He was angling to get me to move into the White House as house historian. But I responded more to the notion of preserving his thoughts. I only realized later on what a tremendous commitment that meant for him. Because the only time he could fit me in was when he was tired. There were stunning moments; I would be talking to him late at night and his eyes would go up, just roll back in his head. He would fall asleep in the middle of a sentence.

At the end of each session, sometimes late at night or even early the next morning, you would drive home to Baltimore and talk into a tape recorder the whole time. It must have been exhausting for you as well.
I would do those dictations until I dropped. I would sit here outside the house and dictate notes until I fell asleep in the truck. Because I felt that it was a significant experience that I should preserve. But on the tapes, there are a few times where it’s amazing: I would yawn involuntarily four times a minute! Because my workday on the King books always started at five in the morning, and sometimes I wouldn’t know I was going to go down to the White House until six at night. They would call up and say, “Can you come down at eight?” And I’d scramble and go down there, have this session with him, and it’d be two o’clock in the morning, and I’d be driving and dictating, then wake up the next morning again. But having that drive home to Baltimore for dictation was a forced habit that turned out to be very good.

The level of detail in your conversations is overwhelming. You discuss the most minute foreign-policy details, political calculations. Did you need to expand your reading habits to keep up with him?
Not really, because I actually didn’t know a lot of that stuff! I would just set a subject out there and say, “This seems to be a significant topic.” I didn’t know the background and the parameters; he would explain those. And sometimes I would set a subject out there and he would give me what was already in The New York Times. Sometimes he would say, “We’re going to appeal. End of story.” And we’d move on.

The Bill Clinton in this book is very different than the version we came to know in the press. You describe a guy who was steadfast and idealistic, very different from the wishy-washy, flip-flopping caricature who let Dick Morris tell him what to do.
It was almost like a credential for old liberals to look down on Clinton, because if you looked down on Clinton, you could say, “He’s betrayed liberalism,” but you didn’t have to uphold anything yourself. All you had to do was talk about what a shit he was or what a sellout he was and you could get this cheap credential.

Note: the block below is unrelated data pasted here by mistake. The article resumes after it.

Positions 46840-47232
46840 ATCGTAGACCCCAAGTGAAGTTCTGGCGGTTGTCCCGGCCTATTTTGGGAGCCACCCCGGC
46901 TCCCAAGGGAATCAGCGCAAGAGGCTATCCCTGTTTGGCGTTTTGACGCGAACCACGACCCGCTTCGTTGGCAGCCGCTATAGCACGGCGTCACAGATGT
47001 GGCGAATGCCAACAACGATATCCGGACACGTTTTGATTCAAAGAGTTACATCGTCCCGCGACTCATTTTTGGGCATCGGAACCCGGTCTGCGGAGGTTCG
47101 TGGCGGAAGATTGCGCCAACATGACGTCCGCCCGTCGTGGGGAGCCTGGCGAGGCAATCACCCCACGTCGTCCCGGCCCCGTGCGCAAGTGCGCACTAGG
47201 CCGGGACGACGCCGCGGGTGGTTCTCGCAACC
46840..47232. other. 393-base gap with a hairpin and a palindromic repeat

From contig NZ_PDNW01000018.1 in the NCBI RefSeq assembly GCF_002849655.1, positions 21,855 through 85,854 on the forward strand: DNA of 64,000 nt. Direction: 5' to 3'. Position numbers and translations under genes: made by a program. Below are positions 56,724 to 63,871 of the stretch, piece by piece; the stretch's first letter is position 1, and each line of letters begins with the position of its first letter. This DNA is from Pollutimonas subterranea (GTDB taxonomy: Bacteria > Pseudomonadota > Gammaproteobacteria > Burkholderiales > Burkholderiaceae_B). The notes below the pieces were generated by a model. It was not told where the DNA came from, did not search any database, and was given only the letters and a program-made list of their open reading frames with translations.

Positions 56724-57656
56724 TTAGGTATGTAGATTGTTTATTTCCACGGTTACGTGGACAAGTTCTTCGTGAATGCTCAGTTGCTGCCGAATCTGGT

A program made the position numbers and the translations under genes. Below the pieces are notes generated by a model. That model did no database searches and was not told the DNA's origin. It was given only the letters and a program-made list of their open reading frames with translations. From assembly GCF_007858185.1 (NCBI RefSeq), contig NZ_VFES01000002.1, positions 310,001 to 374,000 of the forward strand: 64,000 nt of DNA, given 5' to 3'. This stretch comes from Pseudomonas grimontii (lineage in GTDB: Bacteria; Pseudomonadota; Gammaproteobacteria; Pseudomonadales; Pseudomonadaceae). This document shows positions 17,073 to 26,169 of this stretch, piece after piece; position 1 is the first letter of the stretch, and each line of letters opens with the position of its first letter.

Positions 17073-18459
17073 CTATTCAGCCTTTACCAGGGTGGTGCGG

Meanwhile, you’re seeing this guy whose face is red with allergies, he’s so tired that his eyes are rolling back in his head.… He’s the last fighting baby boomer.
Well, yeah. For example, I admire Obama greatly, but if you compare Clinton and Obama on the National Rifle Association, Obama said, “It’s not worth it.” Right from the get-go. “You can’t win.” And Clinton was going after the NRA and assault weapons and cop-killer bullets the whole time. And he paid for it, and maybe it was a mistake, because it certainly hurt him in the 1994 congressional elections. But he did stick to his guns, as it were. He took risks. On Haiti—restoring Aristide. I would hear him say it: “This is going to hurt my presidency.” Or, “I could go down the tubes for this.”

In all the Kennedy and Johnson tapes you’ve listened to, do you hear the same resolve?
In some ways, Kennedy was just the opposite. People would idealize him, but then on the tapes, you hear him trying to kill Castro and all this other stuff. It’s disillusioning. And Johnson does the Civil Rights bill, but then he does the Vietnam War—and you hear them saying essentially, “We know this is not going to work, but we’re going to do it anyway.” Then Nixon promises to end the war, and four years later the war is still going. Then you have Watergate. So it was kind of like we had this post–World War II optimism about politics that was yanked out of our generation by hard experience. In some ways, Hillary and I were more typical of our generation than Bill. We were bruised and disillusioned with politics. We had more in common with each other politically than either of us had with Bill. He seemed to be on automatic pilot: “I’m going to run for office!” At the time, I didn’t connect that to idealism. I connected it to ambition. The notion that it came from a sense of idealism didn’t rear up for me until I was able to watch him in the White House, seeing why he would do things.

How did you contain that for eight years, listening to people say the opposite about him?
I couldn’t communicate with people, because I felt like I was in a different galaxy. I just dropped out. I didn’t see a way of fighting it that didn’t endanger the project. I couldn’t challenge my friend [Washington Post critic] Jon Yardley, who would sit around and bitch and moan about Clinton: “He’s no good, he doesn’t care about anything, he doesn’t believe in anything.” I couldn’t say, “Jon, I know that’s not true.” I couldn’t start that conversation, because the only way I could combat it would be to say, “I’ve been around Clinton a lot, and my experience is totally different.” And then some story would come out that he had these tapes, and they would get subpoenaed. So I just basically had to be quiet and not talk to people.